ITEM TWENTY FIVE: The Blue Rimmed Glass. To mark the beginning of summer, I filled my new blue rimmed glass with one of my summertime favorites, the Arnold Palmer and Jack, and headed into Old Town Albuquerque. Just off the crowded plaza I found this red bench for this photograph and quickly shot the cocktail as tourists milled about. As I walked back to the studio, the band in the gazebo lit into a spirited version of a Chuck Berry song in Spanish that was the perfect accompaniment for a beverage that is also made better by blending classic elements in unexpected ways.
ITEM SIX: The Coupe Glass. Sprung from the fabled history of Ancien Régime France, the Coupe Glass made it though the revolution, though its shape model famously did not. The Coupe is a staple for beverage photographers. Sadly, I recently heard a revolting story of the specific demised of the coupe glasses I left in New York, but fortunately I found a new set for 99 cents here in New Mexico. C’est la vie. Vodka, tonic and thick slice of orange photographed in the plaza in Old Town Albuquerque.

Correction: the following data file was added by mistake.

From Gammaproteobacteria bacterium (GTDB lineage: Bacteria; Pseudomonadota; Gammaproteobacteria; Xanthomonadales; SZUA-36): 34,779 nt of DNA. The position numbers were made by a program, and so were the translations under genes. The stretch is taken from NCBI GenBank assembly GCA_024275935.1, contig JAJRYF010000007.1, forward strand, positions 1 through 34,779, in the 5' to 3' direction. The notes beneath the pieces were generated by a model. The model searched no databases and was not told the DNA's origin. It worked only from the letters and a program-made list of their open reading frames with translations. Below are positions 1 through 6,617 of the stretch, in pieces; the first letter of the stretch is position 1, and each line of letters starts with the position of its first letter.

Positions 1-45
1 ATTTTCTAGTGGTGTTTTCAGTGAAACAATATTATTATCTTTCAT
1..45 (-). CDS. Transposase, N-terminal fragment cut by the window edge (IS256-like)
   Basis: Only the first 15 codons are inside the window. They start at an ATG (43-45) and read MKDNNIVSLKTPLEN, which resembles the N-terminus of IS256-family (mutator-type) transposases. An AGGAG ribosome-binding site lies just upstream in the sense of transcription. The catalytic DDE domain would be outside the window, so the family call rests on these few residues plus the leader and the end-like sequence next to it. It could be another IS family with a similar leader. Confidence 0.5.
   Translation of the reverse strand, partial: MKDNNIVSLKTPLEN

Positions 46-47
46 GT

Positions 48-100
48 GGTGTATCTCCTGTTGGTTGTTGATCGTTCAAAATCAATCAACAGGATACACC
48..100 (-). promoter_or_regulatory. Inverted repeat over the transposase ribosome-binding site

As a food photographer, not a barkeep I rarely make a drink recipe, but this is an exception worth sharing.
Challenged to create a potent cocktail that blends American roots with the elegance of Ancien Régime France, I have come up with something many deserve: A Beeting
– One part chilled vodka
– One part chilled tonic
– A healthy splash of Small Word Food’s Ginger Beet Kvass
– Garnish with a slice of chioggia beet
– Serve in coupe glass
A rainy afternoon in Virginia revealed a surprise and now I’m itching to try out my new source for vintage glass and barware. Pre-prohibition cocktail shoot anyone? Art Deco dress and drink pairing? Adding the authentic element makes the photograph.